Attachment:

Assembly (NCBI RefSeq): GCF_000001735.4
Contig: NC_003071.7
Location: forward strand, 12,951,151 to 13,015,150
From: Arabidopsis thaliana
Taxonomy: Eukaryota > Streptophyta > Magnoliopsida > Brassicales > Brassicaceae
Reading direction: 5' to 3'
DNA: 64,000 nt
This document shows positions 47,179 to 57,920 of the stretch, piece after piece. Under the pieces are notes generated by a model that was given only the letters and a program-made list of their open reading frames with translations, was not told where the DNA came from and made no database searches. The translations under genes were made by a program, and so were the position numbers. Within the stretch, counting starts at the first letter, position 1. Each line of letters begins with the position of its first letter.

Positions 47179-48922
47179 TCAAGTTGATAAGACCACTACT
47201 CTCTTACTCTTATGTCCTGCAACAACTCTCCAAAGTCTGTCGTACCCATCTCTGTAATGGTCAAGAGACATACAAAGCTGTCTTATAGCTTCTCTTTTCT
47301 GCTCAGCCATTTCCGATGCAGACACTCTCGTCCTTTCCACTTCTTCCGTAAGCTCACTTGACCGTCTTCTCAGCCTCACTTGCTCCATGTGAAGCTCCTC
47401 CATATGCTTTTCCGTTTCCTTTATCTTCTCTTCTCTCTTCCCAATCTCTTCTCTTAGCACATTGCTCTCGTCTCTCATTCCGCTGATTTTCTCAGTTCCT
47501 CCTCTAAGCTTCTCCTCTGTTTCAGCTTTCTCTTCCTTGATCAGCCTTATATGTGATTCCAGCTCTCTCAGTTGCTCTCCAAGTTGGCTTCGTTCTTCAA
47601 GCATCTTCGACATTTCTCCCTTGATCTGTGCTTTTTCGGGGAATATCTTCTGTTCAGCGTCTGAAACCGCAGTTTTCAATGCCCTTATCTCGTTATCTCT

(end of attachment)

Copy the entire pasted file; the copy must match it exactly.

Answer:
Assembly (NCBI RefSeq): GCF_000001735.4
Contig: NC_003071.7
Location: forward strand, 12,951,151 to 13,015,150
From: Arabidopsis thaliana
Taxonomy: Eukaryota > Streptophyta > Magnoliopsida > Brassicales > Brassicaceae
Reading direction: 5' to 3'
DNA: 64,000 nt
This document shows positions 47,179 to 57,920 of the stretch, piece after piece. Under the pieces are notes generated by a model that was given only the letters and a program-made list of their open reading frames with translations, was not told where the DNA came from and made no database searches. The translations under genes were made by a program, and so were the position numbers. Within the stretch, counting starts at the first letter, position 1. Each line of letters begins with the position of its first letter.

Positions 47179-48922
47179 TCAAGTTGATAAGACCACTACT
47201 CTCTTACTCTTATGTCCTGCAACAACTCTCCAAAGTCTGTCGTACCCATCTCTGTAATGGTCAAGAGACATACAAAGCTGTCTTATAGCTTCTCTTTTCT
47301 GCTCAGCCATTTCCGATGCAGACACTCTCGTCCTTTCCACTTCTTCCGTAAGCTCACTTGACCGTCTTCTCAGCCTCACTTGCTCCATGTGAAGCTCCTC
47401 CATATGCTTTTCCGTTTCCTTTATCTTCTCTTCTCTCTTCCCAATCTCTTCTCTTAGCACATTGCTCTCGTCTCTCATTCCGCTGATTTTCTCAGTTCCT
47501 CCTCTAAGCTTCTCCTCTGTTTCAGCTTTCTCTTCCTTGATCAGCCTTATATGTGATTCCAGCTCTCTCAGTTGCTCTCCAAGTTGGCTTCGTTCTTCAA
47601 GCATCTTCGACATTTCTCCCTTGATCTGTGCTTTTTCGGGGAATATCTTCTGTTCAGCGTCTGAAACCGCAGTTTTCAATGCCCTTATCTCGTTATCTCT